News: Chief of staff for a day: Anchorage East High Principal gets tour of USARAK
Story by Staff Sgt. Matthew Winstead
JOINT BASE ELMENDORF-RICHARDSON, Alaska - Some people wonder what it might be like to swap places with someone for a day and see things as another person. For Anchorage East High School Principal Michael Graham, that chance came this week when he became USARAK Chief of Staff.
For most of the business day, Graham was able to experience the daily routine of U.S. Army Alaska Chief of Staff Col. Gary Agron.
Starting before sunrise Agron shared his daily physical training session at Buckner Fitness Center.
After a workout and a game of water polo in the gym’s pool they ate breakfast at the Wilderness Inn Dining Facility before moving on to the USARAK headquarters building.
Graham learned about the basics of the USARAK mission and the military’s role in Alaska with a detailed video and one-on-one sit-down briefing with Agron.
“We have a unique mission here in Alaska,” Agron said. “A lot of people don’t know this, but in the event of another big earthquake one of our primary roles would be to assist with any sort of recovery effort should the worst happen. And that’s in addition to being the home station for the only airborne unit in this area of command.”
After the mission briefing, they moved to USARAK’s Battle Command Training Center where various training scenarios are replicated.
Among the systems on display were the vehicle roll-over and weapon system simulators.
The two vehicle roll-over simulators realistically replicate the flipping of a vehicle in an accident. Two of the more common vehicles were used in their design, Humvee and the mine-resistant ambush protected vehicle.
Each simulator is built with actual components of the simulated vehicle, according to instructor/operator Allison Carbaugh, the end result is a vehicle body that can be rotated 360 degrees to the left and right in a controlled roll over.
Graham tried his hand in a weapons simulation range set up to fire an M9 semi-automatic pistol and an M4 carbine rifle. Real weapons attached to an air compressor simulate the recoil of live rounds being fired while infrared lasers fitted into the weapons allow the system to digitally track and record the “impact”.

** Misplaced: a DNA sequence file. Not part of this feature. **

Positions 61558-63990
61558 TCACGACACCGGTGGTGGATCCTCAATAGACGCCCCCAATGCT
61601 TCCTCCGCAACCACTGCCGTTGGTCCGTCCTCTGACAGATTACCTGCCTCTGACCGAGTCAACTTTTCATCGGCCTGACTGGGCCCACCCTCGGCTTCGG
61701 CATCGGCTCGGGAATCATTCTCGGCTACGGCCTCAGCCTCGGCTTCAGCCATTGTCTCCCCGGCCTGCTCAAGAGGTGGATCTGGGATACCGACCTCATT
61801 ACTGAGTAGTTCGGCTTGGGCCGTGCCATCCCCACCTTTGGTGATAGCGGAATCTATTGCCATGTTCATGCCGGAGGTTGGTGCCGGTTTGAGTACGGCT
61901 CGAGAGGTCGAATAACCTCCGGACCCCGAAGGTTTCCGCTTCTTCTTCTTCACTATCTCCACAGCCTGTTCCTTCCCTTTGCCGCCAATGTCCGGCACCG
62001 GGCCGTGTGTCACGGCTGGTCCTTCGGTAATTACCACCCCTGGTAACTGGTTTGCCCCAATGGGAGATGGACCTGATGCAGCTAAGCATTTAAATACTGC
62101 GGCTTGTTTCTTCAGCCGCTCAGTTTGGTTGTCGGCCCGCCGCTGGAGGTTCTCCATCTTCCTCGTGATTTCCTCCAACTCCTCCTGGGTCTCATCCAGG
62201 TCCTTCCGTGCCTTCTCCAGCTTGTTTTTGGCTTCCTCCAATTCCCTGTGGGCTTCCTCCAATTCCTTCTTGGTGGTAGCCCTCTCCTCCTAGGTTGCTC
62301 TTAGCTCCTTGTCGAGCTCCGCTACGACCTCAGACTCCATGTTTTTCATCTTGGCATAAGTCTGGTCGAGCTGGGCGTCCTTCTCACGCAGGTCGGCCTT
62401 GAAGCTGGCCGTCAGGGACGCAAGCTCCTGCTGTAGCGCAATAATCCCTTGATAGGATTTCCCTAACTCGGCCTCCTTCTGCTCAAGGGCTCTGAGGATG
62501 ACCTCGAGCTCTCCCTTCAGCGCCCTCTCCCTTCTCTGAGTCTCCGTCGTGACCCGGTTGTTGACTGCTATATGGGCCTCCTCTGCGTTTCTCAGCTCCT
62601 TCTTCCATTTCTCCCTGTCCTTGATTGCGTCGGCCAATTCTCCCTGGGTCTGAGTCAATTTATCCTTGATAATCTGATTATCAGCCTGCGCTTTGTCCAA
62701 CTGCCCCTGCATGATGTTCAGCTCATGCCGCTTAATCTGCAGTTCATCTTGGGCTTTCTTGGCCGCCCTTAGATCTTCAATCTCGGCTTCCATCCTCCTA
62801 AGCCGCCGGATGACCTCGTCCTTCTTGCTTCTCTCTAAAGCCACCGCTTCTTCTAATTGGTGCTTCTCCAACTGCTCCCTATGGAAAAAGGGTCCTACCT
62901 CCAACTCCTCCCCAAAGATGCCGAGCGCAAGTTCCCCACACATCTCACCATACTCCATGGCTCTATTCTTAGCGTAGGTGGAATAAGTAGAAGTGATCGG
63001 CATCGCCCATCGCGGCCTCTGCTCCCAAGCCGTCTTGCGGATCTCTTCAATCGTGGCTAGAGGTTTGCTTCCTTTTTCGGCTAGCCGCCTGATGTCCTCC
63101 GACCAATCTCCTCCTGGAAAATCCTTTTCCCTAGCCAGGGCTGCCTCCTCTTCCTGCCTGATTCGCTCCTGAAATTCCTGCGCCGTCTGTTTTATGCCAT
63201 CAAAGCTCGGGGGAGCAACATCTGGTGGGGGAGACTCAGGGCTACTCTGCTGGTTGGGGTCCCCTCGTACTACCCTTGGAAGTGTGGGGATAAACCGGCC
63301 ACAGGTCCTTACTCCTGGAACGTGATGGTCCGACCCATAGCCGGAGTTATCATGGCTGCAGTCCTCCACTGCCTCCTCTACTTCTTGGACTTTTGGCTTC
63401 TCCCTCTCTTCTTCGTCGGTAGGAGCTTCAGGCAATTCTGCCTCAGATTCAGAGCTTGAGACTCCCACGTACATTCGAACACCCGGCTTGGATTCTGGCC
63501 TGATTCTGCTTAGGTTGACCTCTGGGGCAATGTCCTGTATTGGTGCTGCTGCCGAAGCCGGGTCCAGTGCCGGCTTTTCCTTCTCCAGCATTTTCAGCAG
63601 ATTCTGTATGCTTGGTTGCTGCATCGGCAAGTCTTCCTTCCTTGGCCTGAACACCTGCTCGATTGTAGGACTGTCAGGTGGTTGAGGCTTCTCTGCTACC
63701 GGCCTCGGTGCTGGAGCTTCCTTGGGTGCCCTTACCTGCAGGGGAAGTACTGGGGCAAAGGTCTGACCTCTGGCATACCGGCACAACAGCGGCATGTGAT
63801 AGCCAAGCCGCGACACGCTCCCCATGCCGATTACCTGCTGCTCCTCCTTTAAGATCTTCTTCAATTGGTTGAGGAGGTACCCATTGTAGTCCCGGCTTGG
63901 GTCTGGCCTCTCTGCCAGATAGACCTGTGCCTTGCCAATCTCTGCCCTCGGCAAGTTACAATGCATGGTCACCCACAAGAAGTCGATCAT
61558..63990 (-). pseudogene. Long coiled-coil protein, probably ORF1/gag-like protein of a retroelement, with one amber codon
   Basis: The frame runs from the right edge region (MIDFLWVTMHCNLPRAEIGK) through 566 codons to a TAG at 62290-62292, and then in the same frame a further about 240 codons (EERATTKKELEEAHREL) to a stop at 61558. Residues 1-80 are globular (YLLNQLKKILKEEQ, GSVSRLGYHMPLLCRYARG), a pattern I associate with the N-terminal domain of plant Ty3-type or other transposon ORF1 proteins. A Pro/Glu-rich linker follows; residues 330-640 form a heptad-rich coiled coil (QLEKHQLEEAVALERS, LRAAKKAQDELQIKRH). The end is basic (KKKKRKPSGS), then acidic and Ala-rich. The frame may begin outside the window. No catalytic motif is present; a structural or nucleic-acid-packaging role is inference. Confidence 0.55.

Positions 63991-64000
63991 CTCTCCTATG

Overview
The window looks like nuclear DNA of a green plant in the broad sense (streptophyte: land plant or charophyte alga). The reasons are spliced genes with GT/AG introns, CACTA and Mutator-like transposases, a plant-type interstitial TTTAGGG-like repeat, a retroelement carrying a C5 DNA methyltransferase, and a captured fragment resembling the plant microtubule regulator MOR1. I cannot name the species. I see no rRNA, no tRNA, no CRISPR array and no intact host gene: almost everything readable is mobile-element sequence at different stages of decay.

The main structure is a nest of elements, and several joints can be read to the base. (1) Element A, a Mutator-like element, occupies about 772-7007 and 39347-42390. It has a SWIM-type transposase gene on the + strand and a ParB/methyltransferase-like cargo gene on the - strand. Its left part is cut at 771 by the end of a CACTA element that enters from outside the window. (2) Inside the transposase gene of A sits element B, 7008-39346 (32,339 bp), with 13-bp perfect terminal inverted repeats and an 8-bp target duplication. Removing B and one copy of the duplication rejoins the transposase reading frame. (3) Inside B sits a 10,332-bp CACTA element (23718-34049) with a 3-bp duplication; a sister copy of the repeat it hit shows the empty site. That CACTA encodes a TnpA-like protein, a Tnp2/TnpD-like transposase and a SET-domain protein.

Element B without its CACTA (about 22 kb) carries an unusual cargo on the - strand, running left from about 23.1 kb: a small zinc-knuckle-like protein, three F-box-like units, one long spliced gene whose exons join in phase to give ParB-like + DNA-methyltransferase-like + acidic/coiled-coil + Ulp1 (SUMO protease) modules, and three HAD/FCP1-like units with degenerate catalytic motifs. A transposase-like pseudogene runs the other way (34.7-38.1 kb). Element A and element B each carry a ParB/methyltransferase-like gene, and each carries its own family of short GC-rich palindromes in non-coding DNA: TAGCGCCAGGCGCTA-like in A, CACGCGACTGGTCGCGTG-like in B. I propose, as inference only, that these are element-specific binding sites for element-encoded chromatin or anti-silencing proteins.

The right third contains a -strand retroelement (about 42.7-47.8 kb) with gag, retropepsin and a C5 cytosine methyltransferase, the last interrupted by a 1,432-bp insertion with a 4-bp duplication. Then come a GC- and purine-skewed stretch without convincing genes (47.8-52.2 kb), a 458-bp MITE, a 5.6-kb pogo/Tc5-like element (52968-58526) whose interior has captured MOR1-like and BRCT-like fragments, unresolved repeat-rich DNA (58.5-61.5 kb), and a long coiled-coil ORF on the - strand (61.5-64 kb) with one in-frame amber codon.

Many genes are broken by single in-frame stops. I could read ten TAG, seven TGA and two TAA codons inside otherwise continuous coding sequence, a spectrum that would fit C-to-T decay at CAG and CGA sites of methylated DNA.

A pre-recorded scene projected onto a screen is the target. The digital date can be immediately recorded and retrieved for quick assessment, the system is used primarily to train on judgment and use of force and applying the rules of engagement, according to Carbaugh.
Next was a vehicle convoy simulator, an actual Humvee chassis in a white room with a virtual 360 degree landscape projected onto its walls. Soldiers react to the changing landscape and enemy situation as they “drive” through the area.
This system allows for a full vehicle convoy training scenario without the use of live rounds or fuel. All of the motions, sounds, and feelings are simulated by speakers, air compressors and imaged projected around the stationary vehicle. Vehicle movement is simulated by remote controlled hydraulics from an operator observing the room.
The last big event of the day was a special airborne experience. Agron brought Graham to the airborne sustainment training area and showed him how to conduct a training jump from the 34-foot tower, a device used in the initial training and sustainment training of a paratrooper.
Jumpmasters from USARAK rigged Graham into a special harness designed for use with the tower and helped him to conduct a safe jump.
According to trainers at the U.S. Army Airborne School at Fort Benning, Ga., 34 feet is the height at which a person’s sense of self preservation begins to make it difficult to jump.
Following the jump from the tower Graham and Agron returned to USARAK Headquarters and Graham was presented with a certificate.
“I had a great time, this was really educational and fun,” Graham said.